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Altruists in Action: The Role of NGOs & Non-Profits in CSR

CSRHUB | Monday January 17th, 2011 | 1 Comment

CSR RatingsThe following is a guest post by our friends at CSRHub (a 3p sponsor) – offering free sustainability and corporate social responsibility ratings on over 5,000 of the world’s largest publicly traded companies. 3p readers get 40% off CSRHub’s professional subscriptions with promo code “TP40“.

Photo: -Porsupah-

by Bahar Gidwani

There are more than 1.5 million US organizations—and many more overseas—that have put addressing a social issue or need above the goal of making money.  More than 2.3 million people work (again, the US figure) in these “not for profit” (NFP) organizations.  Hundreds of thousands more work for NGOs (non-governmental organizations) such as universities and hospitals.

These dedicated altruists help the poor and sick, lobby for legislation, protest, persuade, and discuss important social issues.  They also contribute a ton of useful information on corporate social responsibility (CSR).  NFP groups have the patience and enthusiasm necessary to track a company’s behavior over a long period of time, make lists of companies who do and do not support their cause, and mount public campaigns aimed at changing both consumer perception of a company’s brand and company management and employee awareness of how their company is behaving.

We have found these sources most useful for understanding specific, controversial issues (what we call “special issues”).  For instance, should companies test products on animals?  People for the Ethical Treatment of Animals (better known as PETA) feel they generally should not.  They maintain a list on their Web site of companies who do animal testing and encourage others to refer to this data.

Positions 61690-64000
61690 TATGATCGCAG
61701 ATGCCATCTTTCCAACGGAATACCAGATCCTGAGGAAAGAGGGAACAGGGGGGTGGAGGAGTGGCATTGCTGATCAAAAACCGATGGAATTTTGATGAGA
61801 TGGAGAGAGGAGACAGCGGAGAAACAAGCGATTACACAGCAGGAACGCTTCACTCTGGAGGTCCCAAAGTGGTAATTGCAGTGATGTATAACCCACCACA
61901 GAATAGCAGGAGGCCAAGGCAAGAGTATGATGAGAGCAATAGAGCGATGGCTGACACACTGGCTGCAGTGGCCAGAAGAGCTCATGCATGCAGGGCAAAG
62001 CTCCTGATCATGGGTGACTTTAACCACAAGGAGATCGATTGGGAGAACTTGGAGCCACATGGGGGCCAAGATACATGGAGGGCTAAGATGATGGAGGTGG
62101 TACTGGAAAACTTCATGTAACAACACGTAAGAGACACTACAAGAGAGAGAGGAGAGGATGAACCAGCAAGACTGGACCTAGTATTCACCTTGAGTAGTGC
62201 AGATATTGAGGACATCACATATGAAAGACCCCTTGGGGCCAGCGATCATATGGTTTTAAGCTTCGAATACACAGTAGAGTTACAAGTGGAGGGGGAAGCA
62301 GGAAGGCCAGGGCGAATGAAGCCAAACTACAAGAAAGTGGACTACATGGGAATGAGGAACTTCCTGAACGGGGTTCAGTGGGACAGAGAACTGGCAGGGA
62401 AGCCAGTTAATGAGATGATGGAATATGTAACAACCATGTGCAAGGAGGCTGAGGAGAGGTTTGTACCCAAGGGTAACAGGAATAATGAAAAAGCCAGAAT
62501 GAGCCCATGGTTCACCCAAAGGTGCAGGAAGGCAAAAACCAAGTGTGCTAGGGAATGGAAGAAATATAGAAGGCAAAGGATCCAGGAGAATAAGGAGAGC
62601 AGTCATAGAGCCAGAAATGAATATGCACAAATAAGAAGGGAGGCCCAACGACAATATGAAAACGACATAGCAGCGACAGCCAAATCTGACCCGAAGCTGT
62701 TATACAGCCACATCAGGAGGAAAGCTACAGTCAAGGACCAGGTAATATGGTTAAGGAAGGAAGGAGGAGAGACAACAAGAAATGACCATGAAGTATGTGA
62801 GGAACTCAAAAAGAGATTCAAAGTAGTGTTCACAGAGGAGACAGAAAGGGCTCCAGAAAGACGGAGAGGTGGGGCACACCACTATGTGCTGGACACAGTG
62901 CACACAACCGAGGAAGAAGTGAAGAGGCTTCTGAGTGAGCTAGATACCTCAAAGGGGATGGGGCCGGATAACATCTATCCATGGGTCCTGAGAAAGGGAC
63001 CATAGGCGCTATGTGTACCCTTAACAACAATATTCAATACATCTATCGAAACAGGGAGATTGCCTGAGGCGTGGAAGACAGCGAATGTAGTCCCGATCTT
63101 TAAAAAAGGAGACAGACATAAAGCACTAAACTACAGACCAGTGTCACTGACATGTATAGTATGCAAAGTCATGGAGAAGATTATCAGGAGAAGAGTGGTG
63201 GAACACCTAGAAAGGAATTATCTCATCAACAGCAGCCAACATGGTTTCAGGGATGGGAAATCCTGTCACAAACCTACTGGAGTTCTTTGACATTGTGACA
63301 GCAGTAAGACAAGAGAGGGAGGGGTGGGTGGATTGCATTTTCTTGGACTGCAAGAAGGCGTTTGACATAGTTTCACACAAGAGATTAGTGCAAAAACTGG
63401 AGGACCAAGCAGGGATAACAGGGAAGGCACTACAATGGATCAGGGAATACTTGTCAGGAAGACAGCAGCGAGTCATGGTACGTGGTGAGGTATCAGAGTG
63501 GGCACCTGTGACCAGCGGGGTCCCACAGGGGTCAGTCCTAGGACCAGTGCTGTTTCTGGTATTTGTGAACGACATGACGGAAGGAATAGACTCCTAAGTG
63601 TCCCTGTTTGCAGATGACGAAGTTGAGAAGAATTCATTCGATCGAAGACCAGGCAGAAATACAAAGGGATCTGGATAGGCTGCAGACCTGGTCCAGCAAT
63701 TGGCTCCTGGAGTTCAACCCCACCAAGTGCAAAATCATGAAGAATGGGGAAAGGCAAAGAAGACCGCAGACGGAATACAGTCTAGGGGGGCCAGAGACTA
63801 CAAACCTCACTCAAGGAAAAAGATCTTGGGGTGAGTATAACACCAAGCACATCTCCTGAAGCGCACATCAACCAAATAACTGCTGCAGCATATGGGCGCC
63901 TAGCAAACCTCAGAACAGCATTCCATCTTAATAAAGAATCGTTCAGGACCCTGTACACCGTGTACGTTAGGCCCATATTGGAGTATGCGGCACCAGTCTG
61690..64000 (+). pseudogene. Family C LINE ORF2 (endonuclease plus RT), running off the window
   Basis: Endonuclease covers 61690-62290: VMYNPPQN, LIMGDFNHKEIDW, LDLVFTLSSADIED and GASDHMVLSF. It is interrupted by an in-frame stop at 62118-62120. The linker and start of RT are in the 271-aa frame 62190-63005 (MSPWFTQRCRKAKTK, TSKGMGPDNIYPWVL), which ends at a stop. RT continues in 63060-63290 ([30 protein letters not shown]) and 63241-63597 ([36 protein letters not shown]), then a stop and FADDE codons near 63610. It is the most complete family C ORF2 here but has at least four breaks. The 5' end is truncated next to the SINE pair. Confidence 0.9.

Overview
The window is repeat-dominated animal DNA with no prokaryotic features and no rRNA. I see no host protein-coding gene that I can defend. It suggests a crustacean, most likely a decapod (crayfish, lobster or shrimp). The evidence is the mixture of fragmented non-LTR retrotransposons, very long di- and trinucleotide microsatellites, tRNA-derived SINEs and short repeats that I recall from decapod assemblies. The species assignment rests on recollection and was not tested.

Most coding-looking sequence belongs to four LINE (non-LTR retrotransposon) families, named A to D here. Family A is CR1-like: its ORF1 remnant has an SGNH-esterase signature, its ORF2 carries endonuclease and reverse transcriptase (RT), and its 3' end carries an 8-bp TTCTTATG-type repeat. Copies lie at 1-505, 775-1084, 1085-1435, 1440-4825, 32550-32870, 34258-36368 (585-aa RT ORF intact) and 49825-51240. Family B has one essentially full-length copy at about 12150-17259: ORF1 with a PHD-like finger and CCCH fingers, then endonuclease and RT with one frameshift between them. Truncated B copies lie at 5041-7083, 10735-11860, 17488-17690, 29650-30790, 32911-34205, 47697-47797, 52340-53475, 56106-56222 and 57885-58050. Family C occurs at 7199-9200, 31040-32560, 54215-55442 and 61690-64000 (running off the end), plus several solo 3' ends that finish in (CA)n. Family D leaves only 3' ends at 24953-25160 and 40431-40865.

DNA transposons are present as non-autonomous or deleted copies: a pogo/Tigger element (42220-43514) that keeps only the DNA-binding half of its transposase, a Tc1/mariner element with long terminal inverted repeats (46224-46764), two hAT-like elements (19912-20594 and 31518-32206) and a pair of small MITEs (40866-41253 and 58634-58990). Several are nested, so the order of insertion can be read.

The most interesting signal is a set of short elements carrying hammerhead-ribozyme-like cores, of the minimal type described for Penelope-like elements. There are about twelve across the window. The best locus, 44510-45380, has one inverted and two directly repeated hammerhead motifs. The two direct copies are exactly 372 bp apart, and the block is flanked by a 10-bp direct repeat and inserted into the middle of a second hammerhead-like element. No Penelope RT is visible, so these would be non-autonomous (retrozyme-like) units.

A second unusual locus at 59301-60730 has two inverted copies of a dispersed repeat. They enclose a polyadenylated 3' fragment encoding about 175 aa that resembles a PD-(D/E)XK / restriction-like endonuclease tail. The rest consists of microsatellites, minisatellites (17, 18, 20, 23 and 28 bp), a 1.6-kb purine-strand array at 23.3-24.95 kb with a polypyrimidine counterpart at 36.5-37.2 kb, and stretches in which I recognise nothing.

A dedicated animal-loving researcher named Alex Poulos keeps his own list of “good” (no testing) and “bad” (testing) companies on a site called “Vida Compassion” or “Alex’s List.”  A third group called Understanding Animal Research offers a list of companies who have published statements on their internal policies and regulations on animal testing.  Their view is that when performed responsibly, animal testing contributes to safer products and better human health.

Another list comes from the American Anti-Vivisection Society (AAVS)—which now has set up a “Leaping Bunny” certification program.  If you are interested in the animal testing issue, you should probably explore the information on these sites and many others listed here. You can also cross check the data on each company these sites mention, using two of our SRI sources—Asset4 and IW Financial.

NFP sources give us information on things like mercury in fish (Oceana), involvement in Burma (The Burma Campaign and Global Union Burma), and a list of who is in the coal industry (Coal Mining Engineer’s List).  We’ve integrated many of these sources into our CSRHub rating project—but we’d like to have more.  What holds us back?

  1. Many NFPs do not target corporate behavior.  For instance, of the six current “Take Action” suggestions from the Natural Resources Defense Council (NRDC), only one involves company behavior.